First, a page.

What is Schizophrenia?
Schizophrenia is a mental illness which causes changes in the way individuals process experiences and understand the world around them. People with schizophrenia often suffer from several symptoms, including paranoia, hallucinations or delusions. It is important to note that schizophrenia is NOT a split or multiple personality, and the majority of people with schizophrenia are not violent and do not pose a danger to others.
What Causes Schizophrenia?
Scientists do not yet understand all of the factors that lead to schizophrenia, but they do know it can be caused by genetics, chemistry and biology.
Many scientific studies support that genetics play a part in the development of the illness. Scientists believe that multiple genes are involved in creating a predisposition to develop the disorder. Studies have shown that people who have a close relative with schizophrenia are more likely to develop the disorder than people who have no relatives with the illness.
The illness also is shown to be associated with chemical conditions or changes in the brain. It is likely, although not yet certain, that an imbalance of complex chemical systems of the brain contributes to the cause of the disorder. The imbalance affects the way a person’s brain reacts to stimuli. This may explain why a person with schizophrenia has trouble processing sensory information which other people handle every day.
In addition, schizophrenia may be caused by a physical abnormality of the brain. Many studies of people with schizophrenia have found abnormalities in brain structure that may be linked to fetal development.
What are the Symptoms of Schizophrenia?
- Delusions or false personal beliefs – People with schizophrenia might believe someone is trying to harm them or take advantage of them. They may believe they are famous people or have special powers.
- Hallucinations – Schizophrenia often causes hallucinations that are tied to sensory perceptions – sound, sight, taste and smell. The most common hallucination is hearing voices that other people do not hear.
- Disordered thinking and speech – A person with schizophrenia often has trouble “thinking straight.” This can significantly interfere with following a daily routine or taking care of every day needs. Thoughts may rapidly come and go, and the person might not be able to concentrate. Individuals may make up their own language or talk in a nonsensical fashion.
- Social withdrawal
What are the Types of Schizophrenia?
Paranoid Schizophrenia – A person might have extreme feelings of suspicion, persecution, inflated self-confidence or importance or a combination of these.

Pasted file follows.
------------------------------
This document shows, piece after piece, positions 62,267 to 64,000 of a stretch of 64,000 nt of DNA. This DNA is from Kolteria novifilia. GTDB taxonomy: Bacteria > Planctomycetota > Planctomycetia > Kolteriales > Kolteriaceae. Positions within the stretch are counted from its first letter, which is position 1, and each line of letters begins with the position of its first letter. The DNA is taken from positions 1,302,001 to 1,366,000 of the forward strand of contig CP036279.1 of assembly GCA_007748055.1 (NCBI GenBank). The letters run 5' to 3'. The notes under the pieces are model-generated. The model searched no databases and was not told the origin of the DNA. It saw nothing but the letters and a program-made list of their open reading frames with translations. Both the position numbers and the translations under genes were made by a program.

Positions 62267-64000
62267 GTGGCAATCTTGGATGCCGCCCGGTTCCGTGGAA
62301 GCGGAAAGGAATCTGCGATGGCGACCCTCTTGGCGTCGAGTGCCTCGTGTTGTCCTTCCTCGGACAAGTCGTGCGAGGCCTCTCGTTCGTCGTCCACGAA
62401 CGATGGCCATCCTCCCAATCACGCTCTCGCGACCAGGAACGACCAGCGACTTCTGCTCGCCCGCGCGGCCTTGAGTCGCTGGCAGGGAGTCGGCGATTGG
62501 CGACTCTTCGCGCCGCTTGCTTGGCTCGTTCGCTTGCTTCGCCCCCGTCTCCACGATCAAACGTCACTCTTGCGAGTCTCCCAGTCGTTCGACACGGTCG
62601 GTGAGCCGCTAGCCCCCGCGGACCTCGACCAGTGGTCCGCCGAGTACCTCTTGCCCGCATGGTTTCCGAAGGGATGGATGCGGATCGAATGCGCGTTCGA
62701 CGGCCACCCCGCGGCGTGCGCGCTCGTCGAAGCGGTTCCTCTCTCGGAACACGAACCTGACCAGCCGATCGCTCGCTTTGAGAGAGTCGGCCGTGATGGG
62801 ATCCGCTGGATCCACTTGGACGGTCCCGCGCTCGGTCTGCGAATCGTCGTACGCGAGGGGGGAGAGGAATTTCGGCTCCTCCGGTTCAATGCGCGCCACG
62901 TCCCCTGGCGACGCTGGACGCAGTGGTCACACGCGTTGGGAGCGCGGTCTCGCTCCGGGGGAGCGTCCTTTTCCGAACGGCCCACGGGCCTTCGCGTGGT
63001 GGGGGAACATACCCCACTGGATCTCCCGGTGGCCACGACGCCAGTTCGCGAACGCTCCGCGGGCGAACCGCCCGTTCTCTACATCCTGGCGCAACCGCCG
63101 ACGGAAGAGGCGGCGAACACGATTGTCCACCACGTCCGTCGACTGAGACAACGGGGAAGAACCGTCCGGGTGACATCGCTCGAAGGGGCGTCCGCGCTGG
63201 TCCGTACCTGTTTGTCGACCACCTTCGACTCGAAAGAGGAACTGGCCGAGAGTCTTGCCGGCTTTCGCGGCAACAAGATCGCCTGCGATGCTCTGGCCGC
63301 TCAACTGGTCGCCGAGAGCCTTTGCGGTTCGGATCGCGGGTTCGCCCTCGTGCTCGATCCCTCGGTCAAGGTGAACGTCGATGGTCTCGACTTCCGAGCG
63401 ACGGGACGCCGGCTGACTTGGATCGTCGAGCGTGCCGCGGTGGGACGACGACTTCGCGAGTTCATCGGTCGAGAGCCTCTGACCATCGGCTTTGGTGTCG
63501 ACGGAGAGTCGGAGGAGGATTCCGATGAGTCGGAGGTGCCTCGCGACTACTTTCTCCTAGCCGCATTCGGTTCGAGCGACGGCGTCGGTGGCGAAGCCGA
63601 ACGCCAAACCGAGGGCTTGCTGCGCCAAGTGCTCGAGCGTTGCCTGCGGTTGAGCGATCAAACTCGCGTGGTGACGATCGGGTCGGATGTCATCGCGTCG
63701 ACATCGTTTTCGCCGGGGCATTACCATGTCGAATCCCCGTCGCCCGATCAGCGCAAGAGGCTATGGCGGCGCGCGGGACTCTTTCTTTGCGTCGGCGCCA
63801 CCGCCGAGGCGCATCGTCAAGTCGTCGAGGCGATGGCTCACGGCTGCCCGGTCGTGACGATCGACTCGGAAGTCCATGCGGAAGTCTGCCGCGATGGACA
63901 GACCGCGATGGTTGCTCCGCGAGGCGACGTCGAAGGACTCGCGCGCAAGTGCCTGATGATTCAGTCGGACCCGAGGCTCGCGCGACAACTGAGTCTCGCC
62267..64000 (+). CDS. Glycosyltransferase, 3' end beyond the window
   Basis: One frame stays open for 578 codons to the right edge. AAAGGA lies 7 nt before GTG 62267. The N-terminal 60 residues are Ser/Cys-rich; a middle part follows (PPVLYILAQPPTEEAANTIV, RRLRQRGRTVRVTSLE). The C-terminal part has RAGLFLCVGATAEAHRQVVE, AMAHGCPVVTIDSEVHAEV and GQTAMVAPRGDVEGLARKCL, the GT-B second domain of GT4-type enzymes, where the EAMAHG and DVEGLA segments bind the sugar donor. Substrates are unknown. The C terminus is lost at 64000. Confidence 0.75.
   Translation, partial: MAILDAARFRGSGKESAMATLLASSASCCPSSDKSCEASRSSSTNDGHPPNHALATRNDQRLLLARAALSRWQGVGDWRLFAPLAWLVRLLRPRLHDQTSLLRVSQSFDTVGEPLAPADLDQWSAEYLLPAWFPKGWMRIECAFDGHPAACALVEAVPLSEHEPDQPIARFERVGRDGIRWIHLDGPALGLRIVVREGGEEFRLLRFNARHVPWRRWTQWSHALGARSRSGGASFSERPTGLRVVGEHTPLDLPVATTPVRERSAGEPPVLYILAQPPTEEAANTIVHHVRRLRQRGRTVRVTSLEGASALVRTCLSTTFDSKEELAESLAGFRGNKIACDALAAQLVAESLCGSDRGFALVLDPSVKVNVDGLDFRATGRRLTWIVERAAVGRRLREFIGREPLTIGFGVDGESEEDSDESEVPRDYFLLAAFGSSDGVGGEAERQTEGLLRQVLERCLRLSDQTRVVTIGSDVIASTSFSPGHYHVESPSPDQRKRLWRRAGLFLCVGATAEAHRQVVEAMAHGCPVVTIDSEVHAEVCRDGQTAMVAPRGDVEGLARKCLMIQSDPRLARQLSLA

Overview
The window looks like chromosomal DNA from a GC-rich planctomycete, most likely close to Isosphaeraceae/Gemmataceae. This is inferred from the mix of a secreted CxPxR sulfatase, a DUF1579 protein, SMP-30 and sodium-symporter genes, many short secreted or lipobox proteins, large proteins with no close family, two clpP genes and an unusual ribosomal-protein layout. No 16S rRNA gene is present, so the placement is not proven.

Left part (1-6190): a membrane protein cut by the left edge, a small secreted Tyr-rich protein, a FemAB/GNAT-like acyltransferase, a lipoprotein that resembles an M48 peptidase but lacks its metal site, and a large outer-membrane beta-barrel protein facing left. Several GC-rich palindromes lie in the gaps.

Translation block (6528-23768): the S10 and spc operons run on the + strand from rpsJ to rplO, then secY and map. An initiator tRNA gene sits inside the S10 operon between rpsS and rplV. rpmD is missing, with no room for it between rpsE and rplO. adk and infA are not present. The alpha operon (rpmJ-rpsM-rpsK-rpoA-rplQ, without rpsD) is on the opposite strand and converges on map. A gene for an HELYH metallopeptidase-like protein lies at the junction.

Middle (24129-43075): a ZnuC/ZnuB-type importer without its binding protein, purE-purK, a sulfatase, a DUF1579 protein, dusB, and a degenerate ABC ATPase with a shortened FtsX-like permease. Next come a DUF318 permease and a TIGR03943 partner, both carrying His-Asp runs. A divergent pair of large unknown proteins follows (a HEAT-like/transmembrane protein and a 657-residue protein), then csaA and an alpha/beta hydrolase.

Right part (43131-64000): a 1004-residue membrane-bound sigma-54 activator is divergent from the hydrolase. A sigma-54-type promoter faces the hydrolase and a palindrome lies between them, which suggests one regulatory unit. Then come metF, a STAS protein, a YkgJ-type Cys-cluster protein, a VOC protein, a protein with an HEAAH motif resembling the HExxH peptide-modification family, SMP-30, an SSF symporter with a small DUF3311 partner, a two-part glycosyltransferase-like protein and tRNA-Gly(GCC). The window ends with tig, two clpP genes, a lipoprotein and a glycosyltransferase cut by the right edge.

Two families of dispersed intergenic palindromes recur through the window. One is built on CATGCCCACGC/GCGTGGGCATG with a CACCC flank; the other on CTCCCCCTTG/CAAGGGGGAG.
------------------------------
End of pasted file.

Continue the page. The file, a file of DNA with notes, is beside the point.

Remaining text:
Disorganized Schizophrenia – A person often has confused speech and thought. He or she may be unable to communicate effectively, but not experience delusions.
Catatonic Schizophrenia – A person is often withdrawn, mute, has a negative attitude and may be non-responsive to others.
Residual Schizophrenia – A person is withdrawn, has no motivation or interest in life, but is no longer experiencing delusions or hallucinations.
Schizoaffective Disorder – A person has symptoms of both schizophrenia and a major mood disorder, such as depression or bi-polar.
What are the Treatments for Schizophrenia?
Since the 1950’s antipsychotic medications have been prescribed to treat symptoms associated with schizophrenia. They often have the ability to reduce hallucinations, agitation, confusion and delusions associated with the illness. Newer medications do this without some of the harsh side effects of previous drugs. These medications usually allow the patient to function more effectively and appropriately, but they do not cure schizophrenia or guarantee a total elimination of psychotic episodes. Medications do not often help relieve the behavioral symptoms of schizophrenia.
Talk therapy with a mental health professional often helps individuals with schizophrenia to understand their illness and how it affects their lives. It helps them to distinguish the real from the distorted. They can learn how to better relate to other people and their reality. Talk therapy also helps family members identify more effective methods of supporting the individual when symptoms are more active. This kind of rehabilitation may help a person to function in the social and work world. Programs may include vocational counseling, job training, money management skills and social skills training.
How Common is Schizophrenia?
Approximately 1 percent of the population develops schizophrenia during a lifetime – more than 2 million Americans suffer from the illness. Schizophrenia affects both men and women equally, but the disorder often appears earlier in men.
National Alliance for Research on Schizophrenia and Depression
The Schizophrenia Home Page
National Alliance for the Mentally Ill
Recovery Network of Northern Kentucky